Canada not as good at after-hours medical care as other countries: report
TORONTO — A new report suggests Canadians have a harder time getting rapid access to their doctors, especially outside of working hours, than people in a group of similar countries.
The report shows Canadians are least likely to be able to get a same-day or next-day medical appointment than residents of countries like Britain, the Netherlands, Norway, New Zealand and the United States.
The report says 58 per cent of Canadian doctors reported they make home visits, compared to between 90 and 100 per cent in the Netherlands, Norway, Britain, France and Switzerland.
The findings are included in the 2012 Commonwealth Fund international health policy survey, which asked primary care doctors to assess the performance of their health-care systems on a wide range of issues.
Doctors in 11 countries were polled for the survey, which was conducted between March and July of 2012.
In Canada, the report was released Monday by the Health Council of Canada.
Most of the Canadian doctors polled felt better about the way Canada’s system is working than they did a few years ago, but only 40 per cent said the system works well and needs only minor changes.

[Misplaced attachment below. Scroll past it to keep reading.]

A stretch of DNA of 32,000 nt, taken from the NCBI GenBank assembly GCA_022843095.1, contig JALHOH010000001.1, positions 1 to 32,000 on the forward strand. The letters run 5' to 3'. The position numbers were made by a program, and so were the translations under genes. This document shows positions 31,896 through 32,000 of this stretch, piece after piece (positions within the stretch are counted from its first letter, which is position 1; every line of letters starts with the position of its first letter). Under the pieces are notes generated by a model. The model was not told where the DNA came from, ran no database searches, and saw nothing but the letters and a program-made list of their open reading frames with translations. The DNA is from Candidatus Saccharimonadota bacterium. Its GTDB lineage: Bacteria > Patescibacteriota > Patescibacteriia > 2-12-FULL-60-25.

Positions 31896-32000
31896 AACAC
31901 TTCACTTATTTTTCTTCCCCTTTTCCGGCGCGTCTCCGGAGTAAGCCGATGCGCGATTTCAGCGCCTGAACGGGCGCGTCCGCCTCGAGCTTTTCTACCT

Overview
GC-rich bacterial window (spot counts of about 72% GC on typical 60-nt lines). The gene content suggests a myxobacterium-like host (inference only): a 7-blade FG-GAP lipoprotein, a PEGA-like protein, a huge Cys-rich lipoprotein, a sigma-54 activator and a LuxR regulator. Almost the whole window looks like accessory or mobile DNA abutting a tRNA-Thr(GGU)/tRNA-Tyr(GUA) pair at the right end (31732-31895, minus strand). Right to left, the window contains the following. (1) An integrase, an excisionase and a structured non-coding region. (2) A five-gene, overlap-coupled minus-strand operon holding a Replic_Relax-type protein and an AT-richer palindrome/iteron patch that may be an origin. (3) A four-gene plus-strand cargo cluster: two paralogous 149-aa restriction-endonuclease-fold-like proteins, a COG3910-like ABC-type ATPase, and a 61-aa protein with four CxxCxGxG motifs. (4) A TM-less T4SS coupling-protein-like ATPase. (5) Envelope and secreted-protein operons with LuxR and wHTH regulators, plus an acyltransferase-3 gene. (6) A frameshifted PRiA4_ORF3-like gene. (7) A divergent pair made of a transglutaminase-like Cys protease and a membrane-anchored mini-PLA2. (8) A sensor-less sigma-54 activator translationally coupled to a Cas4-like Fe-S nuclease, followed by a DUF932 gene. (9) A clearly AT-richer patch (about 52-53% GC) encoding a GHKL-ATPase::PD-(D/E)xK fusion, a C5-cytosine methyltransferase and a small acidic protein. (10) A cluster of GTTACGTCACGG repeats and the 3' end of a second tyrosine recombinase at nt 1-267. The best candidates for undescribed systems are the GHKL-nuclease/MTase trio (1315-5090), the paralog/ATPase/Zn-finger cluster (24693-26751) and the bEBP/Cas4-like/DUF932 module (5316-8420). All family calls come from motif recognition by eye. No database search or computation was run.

One of the problems the report highlights is after-hours care.
Canadian doctors are among the least likely to have arrangements for their patients to see other doctors — other than in hospital emergency departments — when their own practices are closed.
While having an arrangement for patients to be able to consult another doctor or a nurse after hours seems to be the norm in many of the countries in the survey, only 46 per cent of doctors in Canada reported having such a system in place.
“That’s a system issue that needs to be addressed because . . . you’re only recourse then is an emergency room. And Canada is pretty well the highest user of emergency rooms,” said John Abbott, CEO of the Health Council of Canada.
“It’s inefficient for the system, it’s definitely much more costly for the system and as a patient it is not the appropriate area for care.”
In addition to the international comparisons, the poll broke responses down by province as well within Canada.
Doctors in British Columbia, Nova Scotia, Newfoundland and Labrador and Ontario are more likely to do house calls. Doctors in the three Prairie provinces were the least likely to do so.
Ontario doctors are considerably more likely to have arrangements for after-hours care for their patients than doctors in other provinces; Manitoba doctors were the least likely to have these kinds of arrangements.